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In Asterix The Gaul, there is a Roman soldier who runs off to fetch a superior, and his name is mentioned as Caius Marchéopus. What is the exact pun being performed here?

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Not to be confused with his (quite itchy) pal Sacapus ! Great, now I feel the urge to go and reread some of Asterix... my boss doesn't thank you. –  Romain VALERI Apr 10 at 13:36

2 Answers 2

up vote 19 down vote accepted

Marché aux puces.

A marché aux puces is a "flea market".

The phrase is similar in both languages, "flea" being a puce in French. I doubt the two phrases originated separately and Wikipedia suggests it was used first in French. The phrase is the same in many other European languages (Italian, German, Danish, Portuguese…) and it states also it comes from the French marché aux puces.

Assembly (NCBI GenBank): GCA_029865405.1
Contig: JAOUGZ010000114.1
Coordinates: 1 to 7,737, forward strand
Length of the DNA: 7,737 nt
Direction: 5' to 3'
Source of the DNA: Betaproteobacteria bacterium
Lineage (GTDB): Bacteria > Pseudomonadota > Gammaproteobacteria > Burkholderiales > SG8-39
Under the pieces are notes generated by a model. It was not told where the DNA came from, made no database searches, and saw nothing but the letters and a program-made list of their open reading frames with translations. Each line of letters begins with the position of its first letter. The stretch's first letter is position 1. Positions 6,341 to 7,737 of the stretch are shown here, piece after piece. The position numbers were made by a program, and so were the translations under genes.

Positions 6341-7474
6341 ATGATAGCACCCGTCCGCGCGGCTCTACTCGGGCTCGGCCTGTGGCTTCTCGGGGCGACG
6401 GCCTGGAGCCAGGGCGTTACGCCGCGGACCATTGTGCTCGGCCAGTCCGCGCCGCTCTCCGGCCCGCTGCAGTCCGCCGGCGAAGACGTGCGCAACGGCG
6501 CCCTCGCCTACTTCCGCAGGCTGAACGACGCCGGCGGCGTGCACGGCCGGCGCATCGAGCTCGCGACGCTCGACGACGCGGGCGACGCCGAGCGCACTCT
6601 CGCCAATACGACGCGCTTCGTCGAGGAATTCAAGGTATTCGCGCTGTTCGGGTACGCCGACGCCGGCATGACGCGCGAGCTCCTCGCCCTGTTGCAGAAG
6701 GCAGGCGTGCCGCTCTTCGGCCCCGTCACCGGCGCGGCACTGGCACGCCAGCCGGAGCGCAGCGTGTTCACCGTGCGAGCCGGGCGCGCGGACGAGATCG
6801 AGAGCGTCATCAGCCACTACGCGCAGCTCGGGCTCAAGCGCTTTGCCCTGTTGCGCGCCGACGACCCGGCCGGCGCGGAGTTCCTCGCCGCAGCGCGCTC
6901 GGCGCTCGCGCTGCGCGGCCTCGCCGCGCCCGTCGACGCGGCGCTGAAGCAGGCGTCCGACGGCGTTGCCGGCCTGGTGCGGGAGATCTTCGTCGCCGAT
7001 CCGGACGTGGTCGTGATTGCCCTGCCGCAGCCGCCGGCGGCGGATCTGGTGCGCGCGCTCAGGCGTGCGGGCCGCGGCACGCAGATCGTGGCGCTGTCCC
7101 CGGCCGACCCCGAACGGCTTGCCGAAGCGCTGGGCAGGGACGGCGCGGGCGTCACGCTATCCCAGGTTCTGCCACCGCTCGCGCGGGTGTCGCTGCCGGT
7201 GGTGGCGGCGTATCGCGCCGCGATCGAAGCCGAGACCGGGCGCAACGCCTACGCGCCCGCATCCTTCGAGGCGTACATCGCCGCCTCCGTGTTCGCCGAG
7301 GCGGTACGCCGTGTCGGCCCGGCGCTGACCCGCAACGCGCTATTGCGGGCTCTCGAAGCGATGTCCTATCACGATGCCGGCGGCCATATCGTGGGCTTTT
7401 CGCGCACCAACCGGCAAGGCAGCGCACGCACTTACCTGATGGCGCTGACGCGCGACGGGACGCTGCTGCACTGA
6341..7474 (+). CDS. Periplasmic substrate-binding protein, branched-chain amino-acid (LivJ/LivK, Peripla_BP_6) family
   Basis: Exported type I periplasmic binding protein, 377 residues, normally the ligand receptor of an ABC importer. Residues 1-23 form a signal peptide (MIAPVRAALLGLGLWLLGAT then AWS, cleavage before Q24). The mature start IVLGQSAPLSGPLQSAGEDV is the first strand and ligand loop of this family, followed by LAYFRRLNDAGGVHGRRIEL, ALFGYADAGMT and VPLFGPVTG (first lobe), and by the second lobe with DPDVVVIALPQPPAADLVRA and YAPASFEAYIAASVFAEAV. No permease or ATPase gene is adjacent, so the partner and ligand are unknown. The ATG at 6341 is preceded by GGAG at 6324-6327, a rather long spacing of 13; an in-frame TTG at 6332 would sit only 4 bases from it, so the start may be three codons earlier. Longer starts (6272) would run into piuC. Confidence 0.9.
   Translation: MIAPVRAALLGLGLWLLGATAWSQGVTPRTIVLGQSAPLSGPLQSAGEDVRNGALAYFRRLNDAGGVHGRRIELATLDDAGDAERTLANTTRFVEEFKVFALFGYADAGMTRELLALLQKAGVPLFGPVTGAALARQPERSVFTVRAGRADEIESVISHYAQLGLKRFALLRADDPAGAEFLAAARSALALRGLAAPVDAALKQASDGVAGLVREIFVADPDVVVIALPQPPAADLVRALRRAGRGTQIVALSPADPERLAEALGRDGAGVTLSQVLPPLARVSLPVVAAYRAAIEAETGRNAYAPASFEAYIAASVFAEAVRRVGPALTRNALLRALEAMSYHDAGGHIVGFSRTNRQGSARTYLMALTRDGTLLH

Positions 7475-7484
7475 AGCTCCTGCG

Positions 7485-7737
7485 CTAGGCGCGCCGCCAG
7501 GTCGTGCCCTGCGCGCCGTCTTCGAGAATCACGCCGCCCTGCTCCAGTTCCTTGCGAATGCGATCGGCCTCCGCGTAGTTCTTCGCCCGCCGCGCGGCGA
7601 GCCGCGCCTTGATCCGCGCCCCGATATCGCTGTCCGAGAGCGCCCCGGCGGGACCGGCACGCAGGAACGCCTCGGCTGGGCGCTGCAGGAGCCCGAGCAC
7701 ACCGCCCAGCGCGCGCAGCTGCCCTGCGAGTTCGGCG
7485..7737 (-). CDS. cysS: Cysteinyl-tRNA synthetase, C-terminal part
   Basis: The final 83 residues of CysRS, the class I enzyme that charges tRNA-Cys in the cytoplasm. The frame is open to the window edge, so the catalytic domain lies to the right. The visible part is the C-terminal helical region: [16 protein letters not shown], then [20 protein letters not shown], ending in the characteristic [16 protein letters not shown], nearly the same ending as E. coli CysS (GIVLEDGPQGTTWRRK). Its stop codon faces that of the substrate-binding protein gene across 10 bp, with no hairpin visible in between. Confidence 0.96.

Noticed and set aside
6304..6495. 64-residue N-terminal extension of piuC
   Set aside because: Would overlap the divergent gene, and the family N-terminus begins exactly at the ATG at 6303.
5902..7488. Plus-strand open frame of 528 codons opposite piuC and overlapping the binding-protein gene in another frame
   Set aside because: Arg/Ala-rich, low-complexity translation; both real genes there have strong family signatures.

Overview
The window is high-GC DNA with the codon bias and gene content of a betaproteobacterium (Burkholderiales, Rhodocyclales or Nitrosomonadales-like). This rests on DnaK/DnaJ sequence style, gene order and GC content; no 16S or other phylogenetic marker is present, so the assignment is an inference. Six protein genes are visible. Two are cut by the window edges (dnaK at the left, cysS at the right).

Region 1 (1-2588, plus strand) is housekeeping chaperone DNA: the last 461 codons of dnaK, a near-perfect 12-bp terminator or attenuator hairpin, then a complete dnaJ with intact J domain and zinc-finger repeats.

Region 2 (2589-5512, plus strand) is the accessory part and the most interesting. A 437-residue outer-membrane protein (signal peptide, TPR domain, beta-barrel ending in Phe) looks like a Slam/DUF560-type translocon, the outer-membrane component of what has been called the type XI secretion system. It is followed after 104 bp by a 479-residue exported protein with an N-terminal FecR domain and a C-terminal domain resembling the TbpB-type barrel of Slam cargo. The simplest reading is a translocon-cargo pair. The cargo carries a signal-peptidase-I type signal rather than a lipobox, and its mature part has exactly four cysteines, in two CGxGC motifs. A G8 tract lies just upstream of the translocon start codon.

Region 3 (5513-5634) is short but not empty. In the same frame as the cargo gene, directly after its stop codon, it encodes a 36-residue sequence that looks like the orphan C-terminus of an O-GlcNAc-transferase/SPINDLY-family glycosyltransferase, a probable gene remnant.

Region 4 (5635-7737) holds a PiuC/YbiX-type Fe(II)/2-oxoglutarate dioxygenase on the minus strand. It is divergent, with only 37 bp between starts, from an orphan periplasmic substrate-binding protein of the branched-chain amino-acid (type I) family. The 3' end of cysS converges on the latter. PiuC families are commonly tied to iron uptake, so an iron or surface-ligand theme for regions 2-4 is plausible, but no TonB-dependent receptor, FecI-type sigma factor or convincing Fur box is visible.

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It comes from the town of Saint-Ouen, at the door of Paris. Many peoples were selling old clothes and old varied objects there to the poors of Paris. They didn't have the right to do it in Paris intra muros.

Today, the Saint-Ouen's flea market is known across the world for antiquities.

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